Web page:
The trauma of victimization is a direct reaction to the aftermath of crime. Crime victims suffer a tremendous amount of physical and psychological trauma. The primary injuries victims suffer can be grouped into three distinct categories: physical, financial and emotional. When victims do not receive the appropriate support and intervention in the aftermath of the crime, they suffer “secondary” injuries.
The physical injury suffered by victims may be as apparent as cuts, bruises, or broken arms and legs. However, it is not uncommon for victims to be fatigued, unable to sleep, or have increased or decreased appetites. Many victims believe that the stress caused by victimization endangers them to physical problems later in life. Victims and survivors A Scam Survivor is a victim who has been able to fully accept the reality of their situation. That they were the victim of a crime and are not to blame. They are working on their emotional recovery and reduction of any trauma either on their own, through a qualified support organization, or through counseling or therapy. And has done their duty and reported the crime to their local police, national police, and on Anyscam.com
suffer financially when their money or jewelry is taken when their property is damaged when their medical insurances do not cover all expenses, and when they must pay funeral costs. The primary emotional injuries of victimization cause both immediate and long-term reactions to victims, their loved ones and, sometimes, their friends.
Dr. Morton Bard, the co-author of The Crime Victim’s Book, has described a victim’s reaction to crime as the crisis reaction.1
Victims will react differently depending upon the level of personal violation they experience and their state of equilibrium at the time of victimization. Victims of non-violent crimes — such as theft — may experience less of a personal violation than victims of violent crimes, however, that is not always the case. Homicide is the ultimate violation for a crime victim and leaves behind the victim’s survivors to experience the personal violation. All people have their own “normal” state of equilibrium. This normal state is influenced by everyday stressors such as illness, moving, changes in employment, and family issues. When any one of these changes occurs, equilibrium will be altered, but should eventually return to normal.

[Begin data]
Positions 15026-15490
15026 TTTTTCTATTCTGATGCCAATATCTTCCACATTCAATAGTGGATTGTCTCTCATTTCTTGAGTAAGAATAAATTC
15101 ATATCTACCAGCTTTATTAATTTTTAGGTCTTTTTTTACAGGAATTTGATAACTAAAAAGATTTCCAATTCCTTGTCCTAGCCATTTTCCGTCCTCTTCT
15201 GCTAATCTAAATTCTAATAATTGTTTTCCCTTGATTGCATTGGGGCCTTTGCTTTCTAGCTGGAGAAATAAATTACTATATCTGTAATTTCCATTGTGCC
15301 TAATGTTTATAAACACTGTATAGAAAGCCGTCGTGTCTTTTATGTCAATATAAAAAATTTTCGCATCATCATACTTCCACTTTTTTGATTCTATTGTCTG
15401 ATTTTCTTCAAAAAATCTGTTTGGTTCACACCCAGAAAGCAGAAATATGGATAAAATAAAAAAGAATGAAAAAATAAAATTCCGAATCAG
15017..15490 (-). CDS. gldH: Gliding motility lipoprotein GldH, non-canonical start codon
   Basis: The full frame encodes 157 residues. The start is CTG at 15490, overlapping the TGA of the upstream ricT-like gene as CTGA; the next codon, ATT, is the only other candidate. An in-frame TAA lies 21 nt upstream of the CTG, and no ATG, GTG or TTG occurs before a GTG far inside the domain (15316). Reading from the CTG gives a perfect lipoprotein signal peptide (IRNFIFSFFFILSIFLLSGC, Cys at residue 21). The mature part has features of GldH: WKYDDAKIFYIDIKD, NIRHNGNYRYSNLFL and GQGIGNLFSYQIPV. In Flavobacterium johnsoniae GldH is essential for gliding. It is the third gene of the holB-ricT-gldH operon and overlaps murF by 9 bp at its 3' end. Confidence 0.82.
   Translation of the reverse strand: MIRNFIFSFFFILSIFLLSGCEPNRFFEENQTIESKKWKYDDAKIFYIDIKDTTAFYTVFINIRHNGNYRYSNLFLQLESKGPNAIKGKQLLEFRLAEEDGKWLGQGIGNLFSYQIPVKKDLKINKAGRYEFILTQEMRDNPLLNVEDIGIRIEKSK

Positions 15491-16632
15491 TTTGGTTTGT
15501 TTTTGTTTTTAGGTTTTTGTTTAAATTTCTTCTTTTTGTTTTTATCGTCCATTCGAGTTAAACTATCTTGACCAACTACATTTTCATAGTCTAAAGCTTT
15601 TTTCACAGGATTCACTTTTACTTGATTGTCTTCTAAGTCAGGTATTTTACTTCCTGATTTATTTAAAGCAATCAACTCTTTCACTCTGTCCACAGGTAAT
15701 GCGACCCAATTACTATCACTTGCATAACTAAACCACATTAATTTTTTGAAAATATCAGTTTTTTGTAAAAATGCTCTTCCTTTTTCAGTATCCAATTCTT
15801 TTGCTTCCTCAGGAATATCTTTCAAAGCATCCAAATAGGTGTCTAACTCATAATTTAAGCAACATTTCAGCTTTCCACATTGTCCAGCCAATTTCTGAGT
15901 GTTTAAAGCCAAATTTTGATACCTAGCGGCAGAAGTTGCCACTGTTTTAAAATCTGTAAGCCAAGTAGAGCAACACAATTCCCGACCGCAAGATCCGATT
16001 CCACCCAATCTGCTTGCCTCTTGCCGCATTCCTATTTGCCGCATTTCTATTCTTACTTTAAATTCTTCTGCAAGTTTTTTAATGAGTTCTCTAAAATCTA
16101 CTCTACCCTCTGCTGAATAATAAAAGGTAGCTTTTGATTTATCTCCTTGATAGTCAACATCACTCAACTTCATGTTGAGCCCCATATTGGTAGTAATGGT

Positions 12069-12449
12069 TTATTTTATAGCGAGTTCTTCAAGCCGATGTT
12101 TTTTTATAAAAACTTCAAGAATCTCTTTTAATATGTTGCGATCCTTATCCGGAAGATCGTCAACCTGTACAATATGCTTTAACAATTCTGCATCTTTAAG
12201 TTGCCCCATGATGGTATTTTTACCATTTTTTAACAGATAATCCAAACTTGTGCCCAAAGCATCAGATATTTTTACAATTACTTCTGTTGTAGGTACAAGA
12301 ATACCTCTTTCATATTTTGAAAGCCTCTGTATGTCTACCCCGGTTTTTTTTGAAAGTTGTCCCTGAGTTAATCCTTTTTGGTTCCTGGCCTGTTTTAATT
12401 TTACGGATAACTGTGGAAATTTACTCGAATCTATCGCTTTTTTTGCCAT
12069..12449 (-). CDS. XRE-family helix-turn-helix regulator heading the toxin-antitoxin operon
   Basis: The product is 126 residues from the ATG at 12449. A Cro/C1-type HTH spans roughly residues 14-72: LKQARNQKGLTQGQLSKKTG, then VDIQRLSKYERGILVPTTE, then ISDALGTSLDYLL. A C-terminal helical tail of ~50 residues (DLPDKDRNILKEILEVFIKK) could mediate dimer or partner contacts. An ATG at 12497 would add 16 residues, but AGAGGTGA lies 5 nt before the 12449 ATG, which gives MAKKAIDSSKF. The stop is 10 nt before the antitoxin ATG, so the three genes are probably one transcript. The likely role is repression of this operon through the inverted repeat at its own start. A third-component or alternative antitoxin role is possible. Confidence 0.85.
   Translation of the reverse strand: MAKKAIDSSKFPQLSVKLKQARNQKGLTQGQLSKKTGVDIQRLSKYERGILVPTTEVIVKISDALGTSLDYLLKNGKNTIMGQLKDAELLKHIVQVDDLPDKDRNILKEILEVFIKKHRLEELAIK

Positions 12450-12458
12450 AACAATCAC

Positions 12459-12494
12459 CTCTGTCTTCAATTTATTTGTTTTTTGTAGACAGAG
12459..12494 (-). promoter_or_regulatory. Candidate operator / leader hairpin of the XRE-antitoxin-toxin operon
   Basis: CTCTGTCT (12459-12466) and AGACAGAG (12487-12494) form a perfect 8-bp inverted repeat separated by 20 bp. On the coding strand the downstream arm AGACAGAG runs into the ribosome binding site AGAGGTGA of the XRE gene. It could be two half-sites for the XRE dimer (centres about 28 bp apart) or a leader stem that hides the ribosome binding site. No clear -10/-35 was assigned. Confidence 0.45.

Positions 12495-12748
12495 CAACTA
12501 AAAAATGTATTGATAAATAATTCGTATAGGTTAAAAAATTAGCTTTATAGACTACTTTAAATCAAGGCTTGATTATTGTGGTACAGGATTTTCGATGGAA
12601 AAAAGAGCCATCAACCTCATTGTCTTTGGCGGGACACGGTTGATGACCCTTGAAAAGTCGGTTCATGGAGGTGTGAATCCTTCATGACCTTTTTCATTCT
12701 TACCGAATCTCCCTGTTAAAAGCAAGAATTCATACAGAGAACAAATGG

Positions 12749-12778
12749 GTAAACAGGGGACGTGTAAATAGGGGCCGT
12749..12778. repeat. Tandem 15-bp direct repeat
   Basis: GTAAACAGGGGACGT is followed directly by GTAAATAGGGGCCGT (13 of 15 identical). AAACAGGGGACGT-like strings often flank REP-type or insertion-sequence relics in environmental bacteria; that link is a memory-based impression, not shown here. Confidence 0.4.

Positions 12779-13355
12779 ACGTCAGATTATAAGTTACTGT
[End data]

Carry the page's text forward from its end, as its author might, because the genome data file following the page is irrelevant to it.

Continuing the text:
When people experience common stressors and are then victimized, they are susceptible to more extreme crisis reactions. There are certain common underlying reactions that a victim will undergo either in the immediate hours or days after the crime. Frequent responses to criminal A criminal is any person who through a decision or act engages in a crime. This can be complicated, as many people break laws unknowingly, however, in our context, it is a person who makes a decision to engage in unlawful acts or to place themselves with others who do this. A criminal always has the ability to decide not to break the law, or if they initially engage in crime to stop doing it, but instead continues. victimization include, but are not limited to: shock; numbness; denial Denial is a refusal or unwillingness to accept something or to accept reality. Refusal to admit the truth or reality of something, refusal to acknowledge something unpleasant; And as a term of Psychology: denial is a defense mechanism in which confrontation with a personal problem or with reality is avoided by denying the existence of the problem or reality.; disbelief; anger Anger, also known as wrath or rage, is an intense emotional state involving a strong uncomfortable and non-cooperative response to a perceived provocation, trigger, hurt or threat. About one-third of scam victims become trapped in anger for extended periods of time following a scam.
A person experiencing anger will often experience physical effects, such as increased heart rate, elevated blood pressure, and increased levels of adrenaline and noradrenaline. Some view anger as an emotion that triggers a part of the fight or flight response. Anger becomes the predominant feeling behaviorally, cognitively, and physiologically.
Anger can have many physical and mental consequences. While most of those who experience anger explain its arousal as a result of "what has happened to them", psychologists point out that an angry person can very well be mistaken because anger causes a loss in self-monitoring capacity and objective observability.; and, finally, recovery.
Tips For Coping
These are some ideas that may help you cope with the trauma or loss:
- Find someone to talk with about how you feel and what you are going through. Keep the phone number of a good friend nearby to call when you feel overwhelmed or panicked.
- Allow yourself to feel pain. It will not last forever.
- Spend time with others, but make time to spend time alone.
- Take care of your mind and body. Rest, sleep, and eat regular, healthy meals.
- Re-establish a normal routine as soon as possible, but don’t over-do.
- Make daily decisions, which will help to bring back a feeling of control over your life. Exercise, though not excessively and alternate with periods of relaxation.
- Undertake daily tasks with care. Accidents are more likely to happen after severe stress.
- Recall the things that helped you cope during trying times and loss in the past and think about the things that give you hope. Turn to them on bad days.
Shock And Numbness